To end, sometimes things just don’t look right. The final object is a good case in point. To the untrained eye the above object would seem to be an example of a Roman amphorae, with features you might expect to see such as the two handles and the long pointy base. Yet, there are in fact lots of variations when it comes to amphorae; the two most common are the long pointy ones (for things like wine and fish sauce) and the big round bellied ones (for olive oil). In this instance we have both. Stuck together. Incorrectly. The rim and handles are from a Dressel 20 type amphora, one of those that should have the round belly. As for the base, well it’s not even all pottery! Fragments of other amphora types have been pieced back together with bits of plaster to form a long pointy vessel, which looks like an amphora!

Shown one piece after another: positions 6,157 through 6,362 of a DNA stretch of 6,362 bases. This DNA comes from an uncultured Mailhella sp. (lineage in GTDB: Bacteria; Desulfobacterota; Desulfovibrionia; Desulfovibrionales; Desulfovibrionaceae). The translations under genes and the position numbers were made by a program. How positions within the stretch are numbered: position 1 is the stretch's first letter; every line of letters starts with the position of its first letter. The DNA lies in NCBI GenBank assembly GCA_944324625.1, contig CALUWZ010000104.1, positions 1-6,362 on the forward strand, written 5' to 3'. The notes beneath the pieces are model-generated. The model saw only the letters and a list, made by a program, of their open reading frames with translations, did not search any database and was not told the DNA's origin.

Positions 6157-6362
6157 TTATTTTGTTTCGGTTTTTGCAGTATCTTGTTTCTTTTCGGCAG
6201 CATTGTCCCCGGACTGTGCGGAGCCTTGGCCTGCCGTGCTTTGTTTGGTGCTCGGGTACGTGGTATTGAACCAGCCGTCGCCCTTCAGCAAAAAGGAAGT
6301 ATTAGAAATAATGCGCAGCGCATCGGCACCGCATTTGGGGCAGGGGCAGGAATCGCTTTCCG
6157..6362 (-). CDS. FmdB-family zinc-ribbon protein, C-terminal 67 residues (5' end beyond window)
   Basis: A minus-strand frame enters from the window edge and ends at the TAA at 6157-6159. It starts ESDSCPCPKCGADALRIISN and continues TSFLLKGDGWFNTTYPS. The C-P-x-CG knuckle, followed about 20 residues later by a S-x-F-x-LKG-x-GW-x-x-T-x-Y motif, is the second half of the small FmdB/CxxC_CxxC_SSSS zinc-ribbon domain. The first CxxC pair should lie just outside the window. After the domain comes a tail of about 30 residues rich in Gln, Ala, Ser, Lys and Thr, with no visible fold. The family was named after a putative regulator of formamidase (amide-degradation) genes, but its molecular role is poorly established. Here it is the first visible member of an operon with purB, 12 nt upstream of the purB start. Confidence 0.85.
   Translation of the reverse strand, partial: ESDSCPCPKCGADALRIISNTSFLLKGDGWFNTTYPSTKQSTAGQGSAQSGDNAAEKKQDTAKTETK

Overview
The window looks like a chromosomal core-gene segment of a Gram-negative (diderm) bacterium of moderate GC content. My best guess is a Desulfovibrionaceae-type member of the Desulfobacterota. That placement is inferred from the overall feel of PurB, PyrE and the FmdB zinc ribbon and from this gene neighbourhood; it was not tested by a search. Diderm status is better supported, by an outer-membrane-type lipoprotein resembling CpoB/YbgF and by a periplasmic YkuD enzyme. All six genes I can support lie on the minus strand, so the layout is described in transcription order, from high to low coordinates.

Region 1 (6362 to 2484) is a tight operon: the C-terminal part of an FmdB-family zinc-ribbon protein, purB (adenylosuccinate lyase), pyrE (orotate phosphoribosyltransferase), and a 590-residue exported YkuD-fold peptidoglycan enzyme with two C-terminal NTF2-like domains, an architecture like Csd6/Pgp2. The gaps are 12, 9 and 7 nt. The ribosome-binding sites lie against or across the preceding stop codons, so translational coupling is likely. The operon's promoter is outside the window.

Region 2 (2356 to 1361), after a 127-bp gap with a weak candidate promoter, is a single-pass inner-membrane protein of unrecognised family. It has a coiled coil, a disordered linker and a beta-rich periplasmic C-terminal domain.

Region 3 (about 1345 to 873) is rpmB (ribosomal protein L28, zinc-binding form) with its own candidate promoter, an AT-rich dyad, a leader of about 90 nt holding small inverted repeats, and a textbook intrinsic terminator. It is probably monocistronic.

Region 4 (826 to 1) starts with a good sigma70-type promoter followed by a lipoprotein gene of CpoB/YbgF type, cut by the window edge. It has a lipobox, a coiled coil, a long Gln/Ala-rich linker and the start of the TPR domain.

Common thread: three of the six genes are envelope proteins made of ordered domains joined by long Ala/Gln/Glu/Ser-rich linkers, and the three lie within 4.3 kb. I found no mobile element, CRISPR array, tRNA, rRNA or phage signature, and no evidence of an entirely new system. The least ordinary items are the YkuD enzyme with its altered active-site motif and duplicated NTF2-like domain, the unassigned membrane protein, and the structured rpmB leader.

This object’s origin is unfortunately unknown (so we can’t point any fingers at the person who reconstructed it) but it goes back to the days before the Museum of London. In the late 19th and early 20th centuries, a lot of guess work went on when trying to reconstruct vessel fragments and this is the result.